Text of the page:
Do You ‘Lock Out’ Or ‘Rock Out’?

October 1, 2008

in Seven Cycles

Auto RockThis week Seven’s South Korean distributor—E.S. Korea—visited our factory for a two day meeting.  They make this pilgrimage annually and it is always an interesting time.  They visit on their way home from the yearly industry tradeshow.  Of course, we are always scrambling and only partially coherent when we return from the show–this year was a bit different because I was the only one recovering from the trade show.  It’s the busiest time of year at a very busy company; at least, that’s my excuse for being incoherent.

This combination of exhaustion and craziness may be one of the reasons that it has taken until past couple visits for me to realize just how incredible it is what they have done:

  • They built a brand around Seven Cycles, from the ground up, in South Korea.
  • We are them; they are us—Seven is responsible for well over 90% of their revenue; without Seven they don’t really exist.
  • When they started with us nine years ago, they put all their aspiration and won in with Seven and jumped off the cliff with us.  Back then we were still a small brand in the US that certainly had no recognition in Korea.
  • Regardless of the obstacles, they saw something worth believing in, so we—without really understanding their plan or what the heck they were saying—all agreed to try it out.

Well, here we are nine years later and ES Korea sells more Seven bikes than any of our other distributors—I am embarrassed to say how many more.  This includes all the big countries that would certainly come to mind before South Korea as a $9,000 custom bike mecca.  They really have made it just that; the international world center of Seven Cycles outside of the US.

What makes all this even more intriguing to me is something that has existed all along but only struck me recently.  No one at Seven speaks a lick of Korean—actually, I already knew that; even though I often don’t know what people are talking about, I was pretty certain it wasn’t Korean.  As an aside, I looked into learning Korean a while back but ran for the hills because of my agonizing, ongoing schooling with Mandarin.  Anyway, at the same time that we don’t speak Korean, only one of our Korean friends really speaks any ‘business English’.  Regardless, their English is infinitely better than our Korean and I have a tremendous amount of respect for their tenacity in dealing with the English language.  I am certain that this situation is a lot more frustrating for them than it is for us.  Thank goodness I speak English; and apparently everyone else in the world has to learn English—except Americans—but that is a subject for another day.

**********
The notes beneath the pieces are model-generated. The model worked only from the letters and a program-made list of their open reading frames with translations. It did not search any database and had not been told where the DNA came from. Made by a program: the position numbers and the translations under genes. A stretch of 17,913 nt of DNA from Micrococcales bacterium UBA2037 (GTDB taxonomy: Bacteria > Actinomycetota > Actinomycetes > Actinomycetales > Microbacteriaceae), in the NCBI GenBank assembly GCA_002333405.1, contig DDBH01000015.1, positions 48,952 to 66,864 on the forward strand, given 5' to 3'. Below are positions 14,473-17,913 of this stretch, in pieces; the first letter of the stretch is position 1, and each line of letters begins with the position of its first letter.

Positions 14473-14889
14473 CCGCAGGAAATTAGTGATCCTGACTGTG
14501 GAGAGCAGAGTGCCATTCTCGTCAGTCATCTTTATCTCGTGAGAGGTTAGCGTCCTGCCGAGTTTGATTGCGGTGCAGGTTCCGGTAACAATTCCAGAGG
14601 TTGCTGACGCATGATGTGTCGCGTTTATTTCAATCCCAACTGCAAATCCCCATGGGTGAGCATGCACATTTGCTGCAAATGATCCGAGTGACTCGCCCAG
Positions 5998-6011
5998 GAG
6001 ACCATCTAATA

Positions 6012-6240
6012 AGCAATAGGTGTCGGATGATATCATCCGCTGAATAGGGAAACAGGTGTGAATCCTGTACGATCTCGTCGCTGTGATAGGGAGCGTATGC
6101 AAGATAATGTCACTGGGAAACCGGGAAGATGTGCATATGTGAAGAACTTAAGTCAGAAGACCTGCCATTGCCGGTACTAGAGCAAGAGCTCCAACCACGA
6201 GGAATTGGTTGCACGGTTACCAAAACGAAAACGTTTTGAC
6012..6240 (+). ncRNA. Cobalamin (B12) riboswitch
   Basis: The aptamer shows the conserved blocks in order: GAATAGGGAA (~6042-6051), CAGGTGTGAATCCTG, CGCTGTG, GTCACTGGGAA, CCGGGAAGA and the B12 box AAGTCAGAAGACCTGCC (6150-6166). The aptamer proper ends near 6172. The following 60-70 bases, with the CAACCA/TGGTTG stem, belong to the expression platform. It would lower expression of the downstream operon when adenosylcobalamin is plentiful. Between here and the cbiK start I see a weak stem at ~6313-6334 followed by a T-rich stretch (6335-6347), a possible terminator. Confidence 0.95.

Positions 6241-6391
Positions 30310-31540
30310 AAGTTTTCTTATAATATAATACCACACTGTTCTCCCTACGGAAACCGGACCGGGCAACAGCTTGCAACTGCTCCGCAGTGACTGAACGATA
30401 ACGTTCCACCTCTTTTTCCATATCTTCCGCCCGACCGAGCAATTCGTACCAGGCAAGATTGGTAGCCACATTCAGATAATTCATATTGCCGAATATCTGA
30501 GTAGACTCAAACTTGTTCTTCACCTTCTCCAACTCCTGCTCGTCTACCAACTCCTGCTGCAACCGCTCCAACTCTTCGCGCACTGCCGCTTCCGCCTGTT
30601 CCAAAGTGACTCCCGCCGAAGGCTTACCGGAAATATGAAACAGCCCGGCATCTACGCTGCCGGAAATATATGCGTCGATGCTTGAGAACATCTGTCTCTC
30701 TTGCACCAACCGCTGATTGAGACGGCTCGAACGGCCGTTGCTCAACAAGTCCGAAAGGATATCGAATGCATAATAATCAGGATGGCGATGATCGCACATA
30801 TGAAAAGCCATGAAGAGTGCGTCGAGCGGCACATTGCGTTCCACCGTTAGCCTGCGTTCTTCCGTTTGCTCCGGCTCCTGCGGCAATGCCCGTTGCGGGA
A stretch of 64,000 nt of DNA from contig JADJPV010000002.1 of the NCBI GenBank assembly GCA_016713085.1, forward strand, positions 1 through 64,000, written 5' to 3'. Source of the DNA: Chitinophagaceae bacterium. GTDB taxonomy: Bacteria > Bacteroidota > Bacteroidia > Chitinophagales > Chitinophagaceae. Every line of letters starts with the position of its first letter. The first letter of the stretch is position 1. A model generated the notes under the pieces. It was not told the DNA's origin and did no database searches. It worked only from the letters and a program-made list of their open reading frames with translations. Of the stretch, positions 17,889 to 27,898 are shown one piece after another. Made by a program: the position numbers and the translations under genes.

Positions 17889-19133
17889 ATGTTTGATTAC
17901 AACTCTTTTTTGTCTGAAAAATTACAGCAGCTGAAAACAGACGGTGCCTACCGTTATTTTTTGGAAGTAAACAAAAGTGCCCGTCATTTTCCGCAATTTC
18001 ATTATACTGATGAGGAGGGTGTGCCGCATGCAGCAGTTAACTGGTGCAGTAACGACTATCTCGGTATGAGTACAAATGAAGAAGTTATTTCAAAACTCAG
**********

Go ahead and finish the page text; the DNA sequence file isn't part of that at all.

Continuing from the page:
Now, it is interesting to me that, in spite of what looked like an insurmountable challenge to developing a significant business in Korea—at least to me—nine years ago, the language challenge has counter intuitively strengthened our relationship and helped grow our businesses.  We have built—I think—by any measure, a really great business together.  For example, they developed and continue to develop and manage the dominant high-end bike brand in Korea.  We have done this through communicating in ways that are not only verbal—and often not at all verbal.  I find that truly a lot of our work is accomplished through inference, thoughtful interpretation, referential historical crosschecking of ideas and concepts, and through visual communication.  This really surfaced for me—with a bit of prodding—during their past two visits.

So, it is clear that we are not able to communicate complex ideas in the traditional, easy, expected, or expeditious ways, regardless, we have completed a lot of special, and complex, projects over the years with E.S. Korea—more than any other country, and we are now working on the next generation of projects that are even more ambitious.

We don’t seem able to get half as far, half as fast, with anyone else.  We have developed a way of communicating that breaks the norms and I find it really fascinating.  The next challenge is in finding ways to collaborate on this learning with our other partners—domestic and international.

My point is this; when you come to the next door in your life, would you choose to interpret the signs to indicate the door ‘automatically locks’ or ‘automatically rocks’?  I know my choice, and apparently at least one other person agrees.

Thank you E.S. Korea for reminding me of the difference—and for opening the door.

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